Script, Humanistic

Script, Humanistic
   Letter-forms developed by humanists of the late 14th and early 15th centuries who disliked the elaborate and often nearly illegible handwriting that dominated not only informal writing but also official documents and the copying of books in the high and late medieval period. (These medieval letter-forms are now commonly called "gothic" or "blackletter.") The Florentine chancel-lor Coluccio Salutati experimented with simplified letter-forms that he found in some of his oldest manuscripts of ancient authors, but the person who transformed these beginnings into a dictinctively new type of writing was Salutati's young disciple Poggio Bracciolini. While still living in Florence before 1404, Poggio seems to have used a striking new script. This style was based on the handwriting found in the best and oldest manuscripts of classical authors avail-able in Florence. Poggio and Salutati assumed that this clear, legible handwriting was the script used by the ancient Romans, hence they labelled it antiqua littera ("ancient letter") or "Roman letters," being totally unaware that the manuscripts they admired were written in what palaeographers now call Carolingian minuscule, a script devel-oped by Frankish scribes of the ninth century. The new humanistic handwriting was probably also influenced by letter-forms found in ancient Roman inscriptions.
   For many Italian humanists, it came to be the preferred script for copying books, especially classical Latin books, though traditional medieval forms of handwriting continued to dominate the writing of legal documents, business records, and vernacular books. While the earliest printers after 1450, being Germans, used "gothic" letters, eventually the new "roman" letters were widely used in Italy for the printing of classical literary texts. Gothic or blackletter typefaces re-mained in use for many purposes, and north of the Alps they re-mained dominant even longer, though the spread of Italian humanism led to the use of the "roman" typefaces (still called by that name in modern typography) by some printers and for some purposes, such as the printing of Latin.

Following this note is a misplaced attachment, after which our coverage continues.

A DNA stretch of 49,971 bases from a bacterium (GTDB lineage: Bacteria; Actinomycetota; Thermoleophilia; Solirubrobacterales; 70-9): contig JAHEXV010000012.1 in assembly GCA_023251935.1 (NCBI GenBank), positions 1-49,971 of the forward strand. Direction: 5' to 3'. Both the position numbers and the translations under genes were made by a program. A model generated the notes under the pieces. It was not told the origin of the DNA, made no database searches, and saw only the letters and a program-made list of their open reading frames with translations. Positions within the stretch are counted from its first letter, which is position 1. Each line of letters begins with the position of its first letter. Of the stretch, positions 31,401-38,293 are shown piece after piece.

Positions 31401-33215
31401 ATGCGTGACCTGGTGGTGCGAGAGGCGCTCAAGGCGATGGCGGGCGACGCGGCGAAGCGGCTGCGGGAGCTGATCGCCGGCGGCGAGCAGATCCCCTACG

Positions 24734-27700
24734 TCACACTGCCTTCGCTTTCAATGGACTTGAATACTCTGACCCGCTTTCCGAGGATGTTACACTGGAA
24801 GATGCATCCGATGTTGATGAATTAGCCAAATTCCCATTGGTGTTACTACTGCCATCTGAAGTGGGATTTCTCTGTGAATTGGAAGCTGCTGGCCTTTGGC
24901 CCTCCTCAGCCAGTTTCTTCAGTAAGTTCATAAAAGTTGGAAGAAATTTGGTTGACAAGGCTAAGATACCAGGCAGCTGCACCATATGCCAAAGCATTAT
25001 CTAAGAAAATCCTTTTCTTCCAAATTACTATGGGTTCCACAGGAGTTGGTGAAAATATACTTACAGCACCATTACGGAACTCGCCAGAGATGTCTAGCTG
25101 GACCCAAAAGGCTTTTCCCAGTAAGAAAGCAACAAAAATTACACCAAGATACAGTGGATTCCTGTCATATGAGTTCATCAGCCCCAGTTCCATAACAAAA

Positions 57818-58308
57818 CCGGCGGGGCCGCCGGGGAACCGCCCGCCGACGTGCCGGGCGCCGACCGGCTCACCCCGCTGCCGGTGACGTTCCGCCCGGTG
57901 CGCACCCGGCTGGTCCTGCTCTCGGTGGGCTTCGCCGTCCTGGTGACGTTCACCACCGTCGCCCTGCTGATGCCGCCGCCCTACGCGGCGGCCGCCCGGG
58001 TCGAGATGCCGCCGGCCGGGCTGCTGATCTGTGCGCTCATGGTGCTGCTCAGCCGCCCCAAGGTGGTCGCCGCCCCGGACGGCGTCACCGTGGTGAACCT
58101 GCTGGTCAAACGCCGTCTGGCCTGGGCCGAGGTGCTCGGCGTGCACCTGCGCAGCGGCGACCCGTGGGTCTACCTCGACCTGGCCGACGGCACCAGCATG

Humanistic script also followed a second, closely related line of development. Since the "roman" letters were not cursive, they could not be written so rapidly as cursive scripts. A second Florentine as-sociate of Salutati, the humanist Niccolô Niccoli, developed an alter-native handwriting that was also modelled on the supposedly "an-cient" (but actually Carolingian) manuscripts but was cursive, suited to more rapid, informal copying, with ligatures joining letters and a slanted, sloping apearance. This was the script that later came to be known as "italic." Its use for the printing of books is associated es-pecially with the great Venetian printer Aldus Manutius at the end of the 15th century. Thus the Florentine humanists of the early 15th century originated the two major humanistic scripts on which most modern typefaces are based, roman and italic.

Historical Dictionary of Renaissance. . 2004.

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